It was a teenage odyssey, figuring out that I had Lyme disease.
In 2009, at age 13, I went from having endless energy as a Junior Olympic-level distance runner to barely being able to get out of bed, wracked by horrific migraines and crippling fatigue. I felt utterly terrified and out of control, having been poked and prodded for months by a revolving door of specialists.
The answer came at the most inopportune time. The week before I started my freshman year of high school, half of my face became paralyzed, a condition called Bell’s palsy that is a common symptom of untreated acute Lyme disease. After starting high school unable to blink one eye or smile, I tested positive for the disorder, but my doctors were baffled because I had never had the classic bullseye rash. I later learned that 20% of Lyme patients do not develop this rash, a fact that would have connected the dots between my constellation of symptoms sooner; I had, after all, spent that 2009 summer camping in Amish country in central Wisconsin, a bustling tick metropolis.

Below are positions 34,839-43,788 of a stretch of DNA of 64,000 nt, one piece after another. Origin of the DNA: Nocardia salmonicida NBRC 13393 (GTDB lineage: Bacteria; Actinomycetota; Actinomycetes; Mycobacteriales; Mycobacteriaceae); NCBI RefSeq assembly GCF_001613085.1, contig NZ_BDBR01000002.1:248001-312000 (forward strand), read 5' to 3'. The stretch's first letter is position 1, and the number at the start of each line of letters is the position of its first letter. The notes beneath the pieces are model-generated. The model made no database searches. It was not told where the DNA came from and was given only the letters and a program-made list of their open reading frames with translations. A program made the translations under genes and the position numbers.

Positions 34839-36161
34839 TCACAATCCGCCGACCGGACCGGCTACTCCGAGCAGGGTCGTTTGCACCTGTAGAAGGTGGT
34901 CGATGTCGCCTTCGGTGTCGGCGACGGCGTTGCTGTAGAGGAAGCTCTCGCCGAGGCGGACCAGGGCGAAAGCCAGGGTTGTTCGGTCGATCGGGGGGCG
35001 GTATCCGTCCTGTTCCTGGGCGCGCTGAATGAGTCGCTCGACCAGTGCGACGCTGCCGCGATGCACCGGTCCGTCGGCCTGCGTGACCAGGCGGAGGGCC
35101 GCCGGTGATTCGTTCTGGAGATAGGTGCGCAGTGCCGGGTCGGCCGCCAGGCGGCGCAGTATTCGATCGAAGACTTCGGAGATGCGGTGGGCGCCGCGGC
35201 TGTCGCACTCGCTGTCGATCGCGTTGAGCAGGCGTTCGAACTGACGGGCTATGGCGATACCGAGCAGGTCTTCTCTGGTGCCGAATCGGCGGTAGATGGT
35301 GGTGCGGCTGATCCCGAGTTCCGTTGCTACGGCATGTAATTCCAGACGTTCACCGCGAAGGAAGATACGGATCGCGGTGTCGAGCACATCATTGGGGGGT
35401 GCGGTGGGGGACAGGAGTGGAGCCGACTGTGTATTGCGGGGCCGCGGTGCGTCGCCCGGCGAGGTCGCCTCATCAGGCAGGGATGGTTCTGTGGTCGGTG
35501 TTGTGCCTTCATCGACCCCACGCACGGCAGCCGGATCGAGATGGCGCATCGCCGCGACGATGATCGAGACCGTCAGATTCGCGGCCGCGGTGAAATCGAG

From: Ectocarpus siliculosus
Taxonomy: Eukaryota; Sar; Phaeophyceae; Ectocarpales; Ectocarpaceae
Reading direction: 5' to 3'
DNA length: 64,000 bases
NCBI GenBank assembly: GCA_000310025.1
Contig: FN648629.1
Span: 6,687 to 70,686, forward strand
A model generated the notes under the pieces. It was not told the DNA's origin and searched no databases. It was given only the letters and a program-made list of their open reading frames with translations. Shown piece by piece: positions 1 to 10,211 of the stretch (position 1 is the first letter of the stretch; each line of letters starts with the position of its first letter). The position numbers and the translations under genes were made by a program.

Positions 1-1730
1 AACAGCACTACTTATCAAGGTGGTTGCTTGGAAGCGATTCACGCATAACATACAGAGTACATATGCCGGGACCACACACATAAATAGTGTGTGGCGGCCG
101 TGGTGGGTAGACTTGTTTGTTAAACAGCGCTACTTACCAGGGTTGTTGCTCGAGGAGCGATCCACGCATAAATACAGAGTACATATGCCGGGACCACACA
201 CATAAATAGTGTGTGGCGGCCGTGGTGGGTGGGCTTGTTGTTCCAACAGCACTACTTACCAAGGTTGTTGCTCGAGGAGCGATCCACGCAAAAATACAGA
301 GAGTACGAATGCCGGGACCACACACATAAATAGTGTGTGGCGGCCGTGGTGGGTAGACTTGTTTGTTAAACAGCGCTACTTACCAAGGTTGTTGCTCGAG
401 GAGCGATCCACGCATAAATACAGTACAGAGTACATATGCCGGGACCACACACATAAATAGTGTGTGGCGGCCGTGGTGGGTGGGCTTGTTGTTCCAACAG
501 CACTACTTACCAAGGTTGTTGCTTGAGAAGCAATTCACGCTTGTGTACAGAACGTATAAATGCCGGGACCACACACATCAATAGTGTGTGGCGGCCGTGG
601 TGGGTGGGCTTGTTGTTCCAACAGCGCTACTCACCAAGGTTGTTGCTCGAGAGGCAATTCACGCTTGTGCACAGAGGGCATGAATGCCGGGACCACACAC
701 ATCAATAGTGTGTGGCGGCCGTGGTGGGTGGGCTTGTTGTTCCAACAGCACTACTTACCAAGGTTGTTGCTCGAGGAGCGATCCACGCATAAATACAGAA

My Lyme diagnosis and subsequent antibiotic treatment was a relief from the fear and uncertainty that had plagued me for months, but it was, unfortunately, not the end of my story. I experienced what it is now called post-treatment Lyme disease syndrome (PTLDS). For almost five years after my original diagnosis, I suffered from chronic fatigue and soul-splitting migraines that often forced me to take off school. I never quite returned to my pre-Lyme energy levels, and my running career was never the same.
Lyme disease took so much from me, but it takes much more from others – those without access to diligent health care providers and family who understand the horror of PTLDS. Although the New England Journal of Medicine reports that 10%-20% of Lyme patients will develop PTLDS, many medical providers still doubt its existence and thus offer limited support and treatment.
Every year since my experiences with Lyme disease and PTLDS, I have lived in fear of contracting the disease again. But instead of cowering, I use that fear as a weapon to ensure I protect myself from ticks as I continue to run, hike and camp. I also am passionate about educating others about Lyme disease prevention and the havoc it can wreak.